Critics’ Pick: David Askevold at the Art Gallery of Nova Scotia

by | May 15, 2013 | Reviews | 0 comments

Last month, when I had the opportunity to travel to Halifax for C magazine‘s symposium on art criticism, I also had the pleasure of joining a half-day tour of most of Halifax’s galleries, organized by Visual Arts Nova Scotia. It was a great chance to see some of the university galleries that are a bit further afield than I would normally get to if I traveled to the city on my own, and I’d been looking forward to the chance to see the traveling retrospective of the work of David Askevold which had returned “home” for its final stop at the Art Gallery of Nova Scotia (AGNS).

Curated by David Diviney and co-organized with the National Gallery of Canada, the overview of Askevold’s work underscores the artist’s collaborative approach to making conceptual art, a theme I tried to draw out in a review I wrote of the show for While the stereotypes of conceptual art from the 1960s are always (to my mind, anyways) that of the solitary, overly intellectual male artist, working with a dry set of constrictions to produce an autonomous work, Askevold’s body of work offers a portrait of a generous and generative peer who often worked with his students and fellow artists to create ambitious, sometimes downright goofy, works. This collaborative zeal is perhaps epitomized by his most famous work, the “Projects Class” at the Nova Scotia College of Art and Design (NSCAD) that started in 1969 and invited international conceptual artists to send instructions for the completion of artworks to NSCAD students, which they would execute together; but it also appears in the exhibition through his ongoing photo-based projects with Mike Kelley and Tony Oursler.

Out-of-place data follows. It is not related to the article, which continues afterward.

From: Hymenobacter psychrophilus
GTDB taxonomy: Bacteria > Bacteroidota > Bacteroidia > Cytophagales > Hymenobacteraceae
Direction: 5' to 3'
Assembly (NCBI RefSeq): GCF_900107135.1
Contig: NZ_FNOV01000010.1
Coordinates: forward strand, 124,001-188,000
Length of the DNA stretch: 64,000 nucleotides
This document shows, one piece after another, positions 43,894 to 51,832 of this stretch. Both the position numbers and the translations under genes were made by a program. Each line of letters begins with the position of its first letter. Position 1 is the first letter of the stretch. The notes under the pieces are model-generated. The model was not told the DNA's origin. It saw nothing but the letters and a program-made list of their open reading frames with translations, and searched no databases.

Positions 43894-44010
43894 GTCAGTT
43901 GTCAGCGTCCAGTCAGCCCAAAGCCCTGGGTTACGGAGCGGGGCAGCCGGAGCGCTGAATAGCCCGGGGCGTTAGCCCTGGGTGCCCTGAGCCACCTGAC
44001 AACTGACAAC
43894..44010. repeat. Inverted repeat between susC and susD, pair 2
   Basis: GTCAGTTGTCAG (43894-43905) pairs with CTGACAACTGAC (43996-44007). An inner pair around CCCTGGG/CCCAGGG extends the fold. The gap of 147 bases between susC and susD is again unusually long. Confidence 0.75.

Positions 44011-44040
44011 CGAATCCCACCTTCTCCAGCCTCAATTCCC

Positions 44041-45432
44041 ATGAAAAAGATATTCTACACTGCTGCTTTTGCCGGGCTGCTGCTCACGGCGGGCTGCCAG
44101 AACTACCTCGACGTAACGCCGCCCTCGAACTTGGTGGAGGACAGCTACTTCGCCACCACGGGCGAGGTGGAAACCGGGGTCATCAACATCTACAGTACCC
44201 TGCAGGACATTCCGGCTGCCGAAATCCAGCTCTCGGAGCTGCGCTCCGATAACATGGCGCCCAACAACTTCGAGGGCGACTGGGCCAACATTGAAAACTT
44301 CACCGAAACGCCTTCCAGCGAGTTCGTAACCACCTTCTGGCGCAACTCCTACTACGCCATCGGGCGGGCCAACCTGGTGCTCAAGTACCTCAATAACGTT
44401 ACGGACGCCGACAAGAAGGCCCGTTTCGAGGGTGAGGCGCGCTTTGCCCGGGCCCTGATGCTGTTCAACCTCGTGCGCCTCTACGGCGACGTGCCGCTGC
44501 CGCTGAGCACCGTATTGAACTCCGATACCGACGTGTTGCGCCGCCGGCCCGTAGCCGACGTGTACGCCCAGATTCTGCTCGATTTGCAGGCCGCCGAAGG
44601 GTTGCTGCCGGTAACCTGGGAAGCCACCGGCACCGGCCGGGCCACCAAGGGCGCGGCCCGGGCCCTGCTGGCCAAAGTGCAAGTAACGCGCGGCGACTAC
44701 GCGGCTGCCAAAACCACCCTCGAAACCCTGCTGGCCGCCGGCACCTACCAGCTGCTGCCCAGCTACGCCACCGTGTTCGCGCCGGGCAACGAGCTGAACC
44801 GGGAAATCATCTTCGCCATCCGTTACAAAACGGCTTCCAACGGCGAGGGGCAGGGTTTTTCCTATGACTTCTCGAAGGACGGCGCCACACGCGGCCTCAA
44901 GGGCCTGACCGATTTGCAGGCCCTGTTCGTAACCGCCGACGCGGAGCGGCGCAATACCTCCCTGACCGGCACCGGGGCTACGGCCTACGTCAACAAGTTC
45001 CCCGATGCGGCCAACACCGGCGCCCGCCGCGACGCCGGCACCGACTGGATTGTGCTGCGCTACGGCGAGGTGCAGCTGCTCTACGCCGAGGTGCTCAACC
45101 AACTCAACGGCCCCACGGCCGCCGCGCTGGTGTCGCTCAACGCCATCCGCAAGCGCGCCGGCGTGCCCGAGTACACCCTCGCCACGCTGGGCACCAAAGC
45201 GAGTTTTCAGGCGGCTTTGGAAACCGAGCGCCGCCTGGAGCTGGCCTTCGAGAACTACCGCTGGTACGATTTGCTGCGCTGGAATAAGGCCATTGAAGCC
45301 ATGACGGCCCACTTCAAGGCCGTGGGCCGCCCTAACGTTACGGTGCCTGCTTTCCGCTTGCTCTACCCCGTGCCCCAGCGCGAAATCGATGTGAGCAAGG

To me, Askevold is an art world household name, but I’ve realized since visiting the show, and telling almost everyone I meet about the works that I hadn’t known about until this exhibition, that he is not as well known as many of his contemporaries that worked in the United States throughout the 1960s and 70s, at the height of conceptual art production in North America. Part of me wonders if this is just about geography—the artist’s decision to stay in Halifax rather than working from the “centres” of Toronto, Vancouver, New York or Los Angeles—and another part is curious about whether this is also motivated by Askevold’s long-time affiliation with pedagogical practices: it seems telling, for instance, that he is best known for the work he developed as a teacher at NSCAD, work that is difficult to define as an autonomous work of art, separate from the work of teaching (often stereotypically associated with affective labour and “women’s work”). The AGNS exhibition—and incredibly thorough catalogue that was produced to accompany it—will hopefully help to remedy this and give Askevold the (posthumous) recognition he deserves.

“David Askevold: Once Upon a Time in the East” continues at the AGNS until June 23.